During the next ten years, watch for the operations of all metal fabricators – regardless of size – to evolve and compete by building sophisticated, connected networks that help them increase their process speed in design concept to order input to manufacturing and delivery by using varying degrees of artificial intelligence (AI) in the management of big data. The competitive use of AI to effectively organize, analyze and apply enormous volumes of information for making faster and better decisions will, in turn, drive the emergence of smart factories, expand the applications of autonomous robots, and transform the way we all live and work in an Internet of Things (IoT) environment. “AI and other forms of technology are transforming manufacturing as we know it. From reevaluating sourcing and enabling robots to predictive maintenance and shortened design times, AI offers up vast potential. AI and human learning will impact most aspects of manufacturing, resulting in improved profits, inventory levels and cash flow,” predicted Lisa Anderson, MBA, CSCP, CLTD, the president of LMA Consulting Group Inc. (Claremont, CA). “Our manufacturing clients have really embraced the power of AI during the last year. From improved forecast accuracy that affects inventory levels, to working more openly with changing customer needs and the overall customer experience, they are already seeing the effects of using this data.” 1
However, learning how to navigate this perfect storm for manufacturing success doesn’t come easy. “Companies still need to be smart. This takes work, sharp management and a strong team to be successful,” cautioned Anderson. “By integrating AI with tried-and-true sales, inventory and operations planning techniques and taking advantage of predictive analytics and other human learning technologies in conjunction with ERP systems, manufacturers can become better at forecasting and exceeding customer expectations. In fact, for every one percent improvement in forecast accuracy, there can be a seven percent improvement in inventory levels and therefore cash flow.” 1 So competing with big data can be incredibly beneficial, but the secret to getting the most out of it isn’t the quantity, but the quality.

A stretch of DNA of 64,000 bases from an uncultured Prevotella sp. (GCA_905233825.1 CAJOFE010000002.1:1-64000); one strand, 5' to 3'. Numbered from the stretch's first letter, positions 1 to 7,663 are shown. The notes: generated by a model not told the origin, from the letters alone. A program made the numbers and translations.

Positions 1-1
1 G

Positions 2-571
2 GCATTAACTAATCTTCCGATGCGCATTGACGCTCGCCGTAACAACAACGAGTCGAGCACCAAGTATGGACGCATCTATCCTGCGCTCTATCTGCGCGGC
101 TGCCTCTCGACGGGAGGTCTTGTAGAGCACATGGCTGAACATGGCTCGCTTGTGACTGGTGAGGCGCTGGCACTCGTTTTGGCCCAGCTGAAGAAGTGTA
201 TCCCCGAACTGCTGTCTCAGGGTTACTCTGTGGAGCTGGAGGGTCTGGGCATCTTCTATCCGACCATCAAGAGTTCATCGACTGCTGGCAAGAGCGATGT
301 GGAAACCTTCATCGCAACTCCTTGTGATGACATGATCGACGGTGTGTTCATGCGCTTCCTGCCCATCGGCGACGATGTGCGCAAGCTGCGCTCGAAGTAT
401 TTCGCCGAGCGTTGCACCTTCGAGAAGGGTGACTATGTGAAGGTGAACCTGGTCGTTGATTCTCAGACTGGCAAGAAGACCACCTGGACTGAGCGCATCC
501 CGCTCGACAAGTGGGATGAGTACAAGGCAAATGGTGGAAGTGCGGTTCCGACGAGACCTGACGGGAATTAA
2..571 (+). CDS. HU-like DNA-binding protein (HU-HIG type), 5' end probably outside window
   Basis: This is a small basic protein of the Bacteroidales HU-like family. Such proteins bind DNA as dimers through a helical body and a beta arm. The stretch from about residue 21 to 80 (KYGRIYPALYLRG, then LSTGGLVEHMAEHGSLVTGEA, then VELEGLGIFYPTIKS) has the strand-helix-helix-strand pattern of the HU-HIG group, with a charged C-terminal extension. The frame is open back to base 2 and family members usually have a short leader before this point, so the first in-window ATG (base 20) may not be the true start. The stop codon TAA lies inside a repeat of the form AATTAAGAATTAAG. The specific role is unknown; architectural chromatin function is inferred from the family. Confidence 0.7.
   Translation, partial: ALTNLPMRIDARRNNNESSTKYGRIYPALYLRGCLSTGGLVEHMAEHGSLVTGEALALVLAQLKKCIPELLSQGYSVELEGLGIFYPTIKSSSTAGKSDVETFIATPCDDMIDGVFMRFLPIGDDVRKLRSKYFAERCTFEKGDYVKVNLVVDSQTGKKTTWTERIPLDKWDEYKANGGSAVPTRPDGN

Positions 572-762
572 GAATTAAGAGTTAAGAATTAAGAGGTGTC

Big Data, or Just Data?
Manufacturers have come to realize that the secret to getting the most out of boundless volumes of information isn’t quantity, but quality.
As automation changes the way factories operate, some manufacturers are already training their machinists in programming and robotics to get a taste of coding. For example, the machinists at Marlin Steel Wire Products LLC (Baltimore, MD) develop code for the $2 million worth of robots used in their manufacturing of wire baskets that replaced several workers who physically created parts. Other employees use collaborative software to interact with customers on real-time design changes, helping the shop manufacture higher-quality steel products, charge more for them and create unique intellectual property. “We’re not going to beat the competition because we are charging lower prices,” explained Drew Greenblatt, the chief executive officer of the company. “We are going to beat the competition because of our technology. These factory workers are turning into coders to exploit technologies.” 2
“The next generation of manufacturing work is all about generating, keeping track, and getting data where it needs to go to keep production processes in control and to capture new opportunities,” said Nicole Radziwill, an associate professor of data science and production systems at James Madison University (Harrisonburg, VA). Manufacturing and repair firm Radwell International Inc. (Willingboro, NJ) identified workers with an aptitude for learning and decent knowledge of processes and systems and trained them in skills such as programming on Visual Basic to build software tools to handle tasks like purchasing. Radwell IT staff who learned Python, a programming language used widely in artificial intelligence and data science, built an AI system to sort incoming parts. The system helps recognize parts based on rough contours, differentiating a circuit breaker from a motor. The staff is currently developing a machine-vision-based AI system to recognize parts. “We are automating processes through technology, whether it’s AI or system settings like ordering products,” noted John Janthor, the vice president of information technology at Radwell.2
1. “Manufacturing Expert Sees Impacts of AI on Manufacturing Profit, Inventory Levels and Cash,” Lisa Anderson, LMA Consulting Group, Inc., September 9, 2019, LMA-ConsultingGroup.com.
2. “Factory Workers Become Coders,” Agam Shah, The Wall Street Journal, May 20, 2019, www.wsj.com.
Welcome to the next decade of metalworking, where the shop floor operates in an Industry 4.0 environment and the competitive edge lies in automation and the smarter use of data:
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